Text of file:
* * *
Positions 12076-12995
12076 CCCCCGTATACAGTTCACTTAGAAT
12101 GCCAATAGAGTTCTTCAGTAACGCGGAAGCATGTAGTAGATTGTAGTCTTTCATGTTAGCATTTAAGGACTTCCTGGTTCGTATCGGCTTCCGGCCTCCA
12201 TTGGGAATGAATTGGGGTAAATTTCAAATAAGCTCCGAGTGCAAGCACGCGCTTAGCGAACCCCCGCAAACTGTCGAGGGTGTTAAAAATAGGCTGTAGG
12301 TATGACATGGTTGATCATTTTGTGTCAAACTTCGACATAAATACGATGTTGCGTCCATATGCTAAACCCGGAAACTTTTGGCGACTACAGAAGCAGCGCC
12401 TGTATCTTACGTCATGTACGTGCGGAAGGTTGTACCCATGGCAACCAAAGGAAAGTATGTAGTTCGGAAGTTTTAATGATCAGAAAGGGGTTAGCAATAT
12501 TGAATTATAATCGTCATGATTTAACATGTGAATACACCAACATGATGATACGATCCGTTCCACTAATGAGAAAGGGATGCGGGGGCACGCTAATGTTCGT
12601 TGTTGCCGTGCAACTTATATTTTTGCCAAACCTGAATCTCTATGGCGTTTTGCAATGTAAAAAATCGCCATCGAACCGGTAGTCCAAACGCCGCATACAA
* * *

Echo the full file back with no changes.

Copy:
Positions 12076-12995
12076 CCCCCGTATACAGTTCACTTAGAAT
12101 GCCAATAGAGTTCTTCAGTAACGCGGAAGCATGTAGTAGATTGTAGTCTTTCATGTTAGCATTTAAGGACTTCCTGGTTCGTATCGGCTTCCGGCCTCCA
12201 TTGGGAATGAATTGGGGTAAATTTCAAATAAGCTCCGAGTGCAAGCACGCGCTTAGCGAACCCCCGCAAACTGTCGAGGGTGTTAAAAATAGGCTGTAGG
12301 TATGACATGGTTGATCATTTTGTGTCAAACTTCGACATAAATACGATGTTGCGTCCATATGCTAAACCCGGAAACTTTTGGCGACTACAGAAGCAGCGCC
12401 TGTATCTTACGTCATGTACGTGCGGAAGGTTGTACCCATGGCAACCAAAGGAAAGTATGTAGTTCGGAAGTTTTAATGATCAGAAAGGGGTTAGCAATAT
12501 TGAATTATAATCGTCATGATTTAACATGTGAATACACCAACATGATGATACGATCCGTTCCACTAATGAGAAAGGGATGCGGGGGCACGCTAATGTTCGT
12601 TGTTGCCGTGCAACTTATATTTTTGCCAAACCTGAATCTCTATGGCGTTTTGCAATGTAAAAAATCGCCATCGAACCGGTAGTCCAAACGCCGCATACAA